Michael J. Ross writes "If a Web site needs to be developed as quickly as possible, or it needs to support collaborative content, then usually the best approach is to use a content management system (CMS). There are many CMSs from which a Web developer could choose, including Drupal, which is considered by many to be the most powerful, extensible, and logically organized of them all. Installing Drupal and using it to create a simple site, is fairly straightforward, in part due to its relatively excellent documentation. For much of its existence, there has been far less information available on how to extend a Drupal site with one's own modules, themes, blocks, etc. That need is now met by a new book, Pro Drupal Development." Read on for the rest of Michael's review.
|Pro Drupal Development|
|author||John K. VanDyk and Matt Westgate|
|reviewer||Michael J. Ross|
|summary||A detailed guide to customizing a Drupal-based Web site|
The book was written by John K. VanDyk and Matt Westgate, both of whom are experienced computer programmers, who years earlier had created their own CMS. In their book's Introduction, they confess to discovering Drupal and its many advantages, switching over to it, and presumably abandoning further development of their own CMS. This speaks volumes about their regard for Drupal, because an individual programmer or programming team can give no greater vote of confidence for a technological product than to voluntarily end primary allegiance to a competing product that they themselves birthed and nurtured.
Pro Drupal Development was published by Apress, on 16 April 2007, under the ISBNs 1590597559 and 978-1590597552. The publisher offers a Web page on their site dedicated to the book, where the visitor will find all of the book's source code, as well as the table of contents and a sample chapter (Chapter 8 — The Theme System), in PDF format. In addition, there is a link for errata, which leads to the authors' own book site. At the time of this writing, there are three dozen entries, contributed by the authors and their readers. The authors' site also has links for downloading the source code by individual chapter, and a blog that focuses on the book.
The book's material, spanning 428 pages, is organized into 23 chapters and two appendices. Unlike the majority of technical books nowadays, this one does not have the chapters organized into labeled parts. Nonetheless, the chapters and appendices roughly fall into three categories: how Drupal works (Chapters 1, 19, and 23, and Appendix A), how to customize it (Chapters 2-18 and 22), and how to optimize your Drupal development efforts (Chapters 20-21, and Appendix B). The customization chapters cover a wide range of topics: modules, menus, databases, users, nodes, themes, blocks, forms, filtering, searching, indexing, files, taxonomy, caching, sessions, jQuery, localization, and optimization.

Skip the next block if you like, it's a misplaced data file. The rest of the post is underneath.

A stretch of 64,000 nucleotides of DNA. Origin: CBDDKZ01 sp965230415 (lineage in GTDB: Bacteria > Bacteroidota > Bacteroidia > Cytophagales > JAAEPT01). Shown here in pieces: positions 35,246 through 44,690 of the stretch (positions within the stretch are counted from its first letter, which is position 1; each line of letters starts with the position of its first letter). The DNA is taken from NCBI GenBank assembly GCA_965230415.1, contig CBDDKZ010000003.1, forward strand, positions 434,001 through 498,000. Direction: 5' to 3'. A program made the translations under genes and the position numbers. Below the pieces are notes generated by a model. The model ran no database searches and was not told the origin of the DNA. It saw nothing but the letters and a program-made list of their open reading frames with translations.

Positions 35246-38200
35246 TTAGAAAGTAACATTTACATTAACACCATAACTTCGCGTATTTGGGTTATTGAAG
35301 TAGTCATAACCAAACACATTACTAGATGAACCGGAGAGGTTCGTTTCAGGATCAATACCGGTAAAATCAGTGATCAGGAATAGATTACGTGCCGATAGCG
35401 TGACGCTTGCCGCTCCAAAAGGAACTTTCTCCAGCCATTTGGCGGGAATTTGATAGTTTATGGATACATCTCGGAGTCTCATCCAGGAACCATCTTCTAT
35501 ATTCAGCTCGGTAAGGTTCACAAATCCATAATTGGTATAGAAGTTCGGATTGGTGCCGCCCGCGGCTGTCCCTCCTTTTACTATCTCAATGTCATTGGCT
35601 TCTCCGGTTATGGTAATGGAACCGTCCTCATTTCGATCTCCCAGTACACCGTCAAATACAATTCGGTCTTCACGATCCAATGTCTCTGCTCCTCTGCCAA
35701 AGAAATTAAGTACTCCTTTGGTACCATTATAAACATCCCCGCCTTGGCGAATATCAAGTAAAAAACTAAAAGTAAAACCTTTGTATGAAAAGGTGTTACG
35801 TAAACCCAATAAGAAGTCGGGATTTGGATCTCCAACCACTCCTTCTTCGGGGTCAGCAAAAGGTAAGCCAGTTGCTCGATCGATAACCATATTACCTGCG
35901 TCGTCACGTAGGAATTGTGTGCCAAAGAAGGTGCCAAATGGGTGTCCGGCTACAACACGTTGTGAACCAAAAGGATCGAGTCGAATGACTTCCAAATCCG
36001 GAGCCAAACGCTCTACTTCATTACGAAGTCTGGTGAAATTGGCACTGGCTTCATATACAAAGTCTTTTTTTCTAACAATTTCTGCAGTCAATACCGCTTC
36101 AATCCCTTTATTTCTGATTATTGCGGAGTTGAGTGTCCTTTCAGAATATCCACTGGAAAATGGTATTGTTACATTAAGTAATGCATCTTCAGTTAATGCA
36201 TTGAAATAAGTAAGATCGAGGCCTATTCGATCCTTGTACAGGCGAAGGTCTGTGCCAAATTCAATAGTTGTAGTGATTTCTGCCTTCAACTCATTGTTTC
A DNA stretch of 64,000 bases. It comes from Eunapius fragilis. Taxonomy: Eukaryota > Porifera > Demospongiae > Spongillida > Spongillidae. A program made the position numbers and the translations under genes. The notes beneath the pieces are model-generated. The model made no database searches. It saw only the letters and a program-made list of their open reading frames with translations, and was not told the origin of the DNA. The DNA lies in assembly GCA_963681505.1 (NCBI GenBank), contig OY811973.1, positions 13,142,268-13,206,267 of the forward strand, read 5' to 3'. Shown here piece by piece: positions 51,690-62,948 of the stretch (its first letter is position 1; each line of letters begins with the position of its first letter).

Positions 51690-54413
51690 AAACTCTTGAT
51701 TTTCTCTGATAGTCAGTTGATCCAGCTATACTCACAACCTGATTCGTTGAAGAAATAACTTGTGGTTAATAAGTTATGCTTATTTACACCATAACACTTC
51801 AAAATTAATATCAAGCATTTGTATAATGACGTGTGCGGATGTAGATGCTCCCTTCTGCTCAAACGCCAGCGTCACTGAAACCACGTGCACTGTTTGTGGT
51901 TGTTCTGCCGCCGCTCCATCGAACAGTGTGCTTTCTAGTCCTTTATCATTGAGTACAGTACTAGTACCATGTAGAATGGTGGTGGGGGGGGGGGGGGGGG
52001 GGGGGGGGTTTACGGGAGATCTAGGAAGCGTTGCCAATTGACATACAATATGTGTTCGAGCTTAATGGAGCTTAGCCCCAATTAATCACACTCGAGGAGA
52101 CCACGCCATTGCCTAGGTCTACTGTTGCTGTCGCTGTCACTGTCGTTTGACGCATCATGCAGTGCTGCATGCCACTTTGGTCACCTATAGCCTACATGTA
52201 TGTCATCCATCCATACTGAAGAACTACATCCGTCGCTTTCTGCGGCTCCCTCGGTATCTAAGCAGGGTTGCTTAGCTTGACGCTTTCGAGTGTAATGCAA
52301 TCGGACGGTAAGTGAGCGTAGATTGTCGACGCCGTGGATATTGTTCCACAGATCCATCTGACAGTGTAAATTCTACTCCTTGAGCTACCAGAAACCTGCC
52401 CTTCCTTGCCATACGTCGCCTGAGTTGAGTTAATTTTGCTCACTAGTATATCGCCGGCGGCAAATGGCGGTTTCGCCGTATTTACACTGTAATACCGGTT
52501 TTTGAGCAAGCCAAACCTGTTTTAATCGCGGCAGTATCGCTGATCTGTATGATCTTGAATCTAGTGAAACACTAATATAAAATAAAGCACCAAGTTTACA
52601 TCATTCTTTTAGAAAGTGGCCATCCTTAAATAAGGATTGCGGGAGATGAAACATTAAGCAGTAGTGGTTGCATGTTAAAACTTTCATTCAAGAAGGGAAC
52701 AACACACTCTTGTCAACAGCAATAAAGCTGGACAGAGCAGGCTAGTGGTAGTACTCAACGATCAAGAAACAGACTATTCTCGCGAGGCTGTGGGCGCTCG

Each one of these topics is explored in laudable detail, with plenty of sample code and figures to illustrate the key concepts. The greatest strength of this book is the depth of its coverage, and the methodical way that the authors go about presenting the material. They are clearly quite serious about Drupal itself, and about conveying to the reader all of the knowledge that they believe is important for the reader to master. In fact, anyone attempting to read the book cover to cover might find the presentation quite dry, with no evidence of humor or even a sense of fun, unlike so many other recent programming books. On the other hand, one can argue that the value of this information alone to the reader who is equally serious about mastering Drupal, should be sufficient. Regardless, be warned that this is definitely not a book that one can read through at a fast pace, absorbing the bulk of the information. The innards of Drupal alone make it a challenging subject for dissection; learning how to modify Drupal's behavior, is even more so.